"The Audit Scheme will allow Members of the Organization to place their own implementation record under the scrutiny of qualified, independent auditors, with a view to identifying where any gaps or weaknesses might be occurring so that, whatever remedial action might be appropriate, can be decided upon. My vision of the Scheme is of one which, rather than causing embarrassment by exposing weaknesses, will instead bring us closer together - helping each other in pursuit of our common goals." Mr. Mitropoulos said, commending the Assembly to adopt the resolutions on the Framework and Procedures for the Audit Scheme and on the Code for the implementation of mandatory IMO instruments, which is to serve as the audit standard.

Other important issues on the Assembly agenda, highlighted by Mr. Mitropoulos, include a proposed resolution requesting the IMO Marine Environment Protection Committee (MEPC) to develop, as a priority, a new instrument on ship recycling, with a view to providing legally-binding and globally-applicable ship recycling regulations for the international shipping industry and for recycling facilities.

Another draft resolution addresses the problem of piracy and armed robbery against ships in waters off the coast of Somalia. "The relatively new scourge of international terrorism threatens us all, and we need to find new, collaborative ways in which to address it - as much as we need to address the threat of piracy in regions characterized by political instability. I hope the Assembly will share my concern at the increasing number and audacity of pirate attacks on shipping off the coast of Somalia and will endorse my proposals for action, as the Council did, in principle, last week," Mr. Mitropoulos said. Among his proposals is a request for the Assembly to authorize him to transmit a copy of the present resolution to the Secretary-General of the United Nations for consideration and any further action he may deem appropriate, including bringing the matter to the attention of the Security Council for consideration and action as appropriate.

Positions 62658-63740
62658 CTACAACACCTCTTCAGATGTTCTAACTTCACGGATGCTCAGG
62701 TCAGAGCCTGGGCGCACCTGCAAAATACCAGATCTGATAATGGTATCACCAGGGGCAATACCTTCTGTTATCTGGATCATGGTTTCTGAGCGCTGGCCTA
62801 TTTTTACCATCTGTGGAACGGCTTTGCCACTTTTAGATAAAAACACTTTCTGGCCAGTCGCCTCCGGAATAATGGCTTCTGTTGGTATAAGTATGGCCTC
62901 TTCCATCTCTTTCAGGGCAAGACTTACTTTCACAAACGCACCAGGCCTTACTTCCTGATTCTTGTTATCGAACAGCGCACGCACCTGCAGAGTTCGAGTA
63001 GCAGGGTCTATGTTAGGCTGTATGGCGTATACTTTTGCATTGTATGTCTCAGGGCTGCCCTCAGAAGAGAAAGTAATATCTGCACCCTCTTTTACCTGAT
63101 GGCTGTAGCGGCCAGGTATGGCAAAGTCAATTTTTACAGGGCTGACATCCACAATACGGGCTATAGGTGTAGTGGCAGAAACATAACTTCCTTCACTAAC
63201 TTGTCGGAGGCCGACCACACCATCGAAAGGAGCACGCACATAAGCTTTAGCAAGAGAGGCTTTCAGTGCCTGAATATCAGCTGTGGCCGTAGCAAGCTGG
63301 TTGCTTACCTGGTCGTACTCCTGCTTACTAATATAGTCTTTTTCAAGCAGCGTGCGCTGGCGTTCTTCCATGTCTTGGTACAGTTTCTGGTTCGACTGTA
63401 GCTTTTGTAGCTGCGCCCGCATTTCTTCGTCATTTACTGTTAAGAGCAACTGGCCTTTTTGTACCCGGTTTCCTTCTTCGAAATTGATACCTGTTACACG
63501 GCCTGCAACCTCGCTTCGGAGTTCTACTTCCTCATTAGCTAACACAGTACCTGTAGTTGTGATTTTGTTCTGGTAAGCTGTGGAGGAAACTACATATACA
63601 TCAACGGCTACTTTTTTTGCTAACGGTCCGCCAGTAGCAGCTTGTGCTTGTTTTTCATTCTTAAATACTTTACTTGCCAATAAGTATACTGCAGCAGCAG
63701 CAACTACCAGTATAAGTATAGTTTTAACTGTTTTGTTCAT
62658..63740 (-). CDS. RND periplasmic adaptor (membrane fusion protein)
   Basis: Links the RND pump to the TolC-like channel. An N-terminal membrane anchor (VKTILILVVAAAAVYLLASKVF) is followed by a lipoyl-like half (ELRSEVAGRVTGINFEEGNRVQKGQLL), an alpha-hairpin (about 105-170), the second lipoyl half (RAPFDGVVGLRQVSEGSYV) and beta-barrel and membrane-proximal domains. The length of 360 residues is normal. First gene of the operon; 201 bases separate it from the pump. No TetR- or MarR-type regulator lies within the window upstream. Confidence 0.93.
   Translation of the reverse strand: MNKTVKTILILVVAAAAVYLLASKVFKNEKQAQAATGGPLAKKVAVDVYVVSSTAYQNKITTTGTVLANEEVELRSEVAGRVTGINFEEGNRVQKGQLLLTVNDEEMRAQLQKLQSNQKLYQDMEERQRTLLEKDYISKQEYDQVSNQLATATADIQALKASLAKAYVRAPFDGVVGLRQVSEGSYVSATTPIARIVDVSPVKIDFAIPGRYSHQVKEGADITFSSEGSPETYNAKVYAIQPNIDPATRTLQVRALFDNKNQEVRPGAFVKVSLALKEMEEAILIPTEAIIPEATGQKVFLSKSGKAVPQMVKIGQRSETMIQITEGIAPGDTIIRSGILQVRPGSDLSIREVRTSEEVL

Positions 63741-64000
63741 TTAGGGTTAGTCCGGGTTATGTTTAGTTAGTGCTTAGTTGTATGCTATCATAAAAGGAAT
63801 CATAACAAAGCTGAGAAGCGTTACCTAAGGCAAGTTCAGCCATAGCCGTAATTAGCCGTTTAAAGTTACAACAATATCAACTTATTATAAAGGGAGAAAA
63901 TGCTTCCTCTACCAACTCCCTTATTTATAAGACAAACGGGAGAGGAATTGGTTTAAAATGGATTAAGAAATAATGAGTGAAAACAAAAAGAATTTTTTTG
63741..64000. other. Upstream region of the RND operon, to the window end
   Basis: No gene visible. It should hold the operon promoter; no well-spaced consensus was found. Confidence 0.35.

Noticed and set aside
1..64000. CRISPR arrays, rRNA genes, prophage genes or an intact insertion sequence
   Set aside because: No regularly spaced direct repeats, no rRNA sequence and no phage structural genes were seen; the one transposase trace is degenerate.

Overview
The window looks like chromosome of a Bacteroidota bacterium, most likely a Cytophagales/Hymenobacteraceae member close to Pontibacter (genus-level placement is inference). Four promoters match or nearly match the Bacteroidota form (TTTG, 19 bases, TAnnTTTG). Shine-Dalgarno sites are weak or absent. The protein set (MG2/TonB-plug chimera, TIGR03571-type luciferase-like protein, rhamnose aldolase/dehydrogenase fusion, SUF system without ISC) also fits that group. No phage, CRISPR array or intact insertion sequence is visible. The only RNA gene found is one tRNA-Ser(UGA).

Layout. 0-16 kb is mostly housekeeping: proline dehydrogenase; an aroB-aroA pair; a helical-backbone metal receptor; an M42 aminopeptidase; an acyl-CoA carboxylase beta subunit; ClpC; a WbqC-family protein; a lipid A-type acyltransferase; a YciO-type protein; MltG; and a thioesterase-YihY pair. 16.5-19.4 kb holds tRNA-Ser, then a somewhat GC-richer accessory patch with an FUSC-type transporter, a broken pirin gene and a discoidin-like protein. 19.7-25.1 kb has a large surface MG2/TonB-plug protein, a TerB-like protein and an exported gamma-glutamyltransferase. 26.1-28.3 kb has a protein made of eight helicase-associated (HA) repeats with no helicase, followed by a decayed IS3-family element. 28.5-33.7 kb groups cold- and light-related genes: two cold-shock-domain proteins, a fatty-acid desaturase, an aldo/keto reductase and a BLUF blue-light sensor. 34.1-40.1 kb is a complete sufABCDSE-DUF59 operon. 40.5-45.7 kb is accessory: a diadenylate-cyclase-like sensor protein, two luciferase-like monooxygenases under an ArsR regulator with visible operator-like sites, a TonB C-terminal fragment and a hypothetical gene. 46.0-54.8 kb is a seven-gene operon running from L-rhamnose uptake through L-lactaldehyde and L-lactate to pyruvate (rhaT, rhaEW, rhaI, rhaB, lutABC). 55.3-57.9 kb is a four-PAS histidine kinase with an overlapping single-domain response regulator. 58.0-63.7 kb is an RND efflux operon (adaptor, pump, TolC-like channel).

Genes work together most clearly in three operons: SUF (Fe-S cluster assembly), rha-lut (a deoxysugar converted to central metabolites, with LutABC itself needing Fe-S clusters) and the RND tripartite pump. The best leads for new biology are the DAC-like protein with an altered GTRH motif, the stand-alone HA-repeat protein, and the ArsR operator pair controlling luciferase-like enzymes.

Dr. Stephen Ladyman, Minister of State for Transport, United Kingdom, welcomed delegates to the Assembly on behalf of the host Government. Ministers from 15 other countries also addressed the Assembly.

The outgoing President of the Assembly, His Excellency Mr. Mel Cappe, High Commissioner for Canada and the incoming President, His Excellency Mr. Zha Peixin, Ambassador Extraordinary and Plenipotentiary of the People's Republic of China, addressed the Assembly.

The 24th session of the IMO Assembly runs until 2 December 2005.

Election of Officers
The Assembly elected His Excellency Mr. Zha Peixin, Ambassador Extraordinary and Plenipotentiary of the People's Republic of China to the United Kingdom as President of the Assembly.

The Vice-Presidents elected are:

1st Vice-President: His Excellency Dr. Federico Mirré, Ambassador Extraordinary and
Plenipotentiary of Argentina to the United Kingdom; and

2nd Vice-President: Her Excellency Mrs. Christiane Jeanne-Marie Tabele Omichessan, Minister of Transport and Public Works of Benin.

The Assembly normally meets once every two years. All 166 Member States and three Associate Members are entitled to attend as are the inter-governmental organizations with which agreements on co-operation have been concluded and non-governmental organizations which have consultative status with IMO.

Briefing 47, 22 November 2005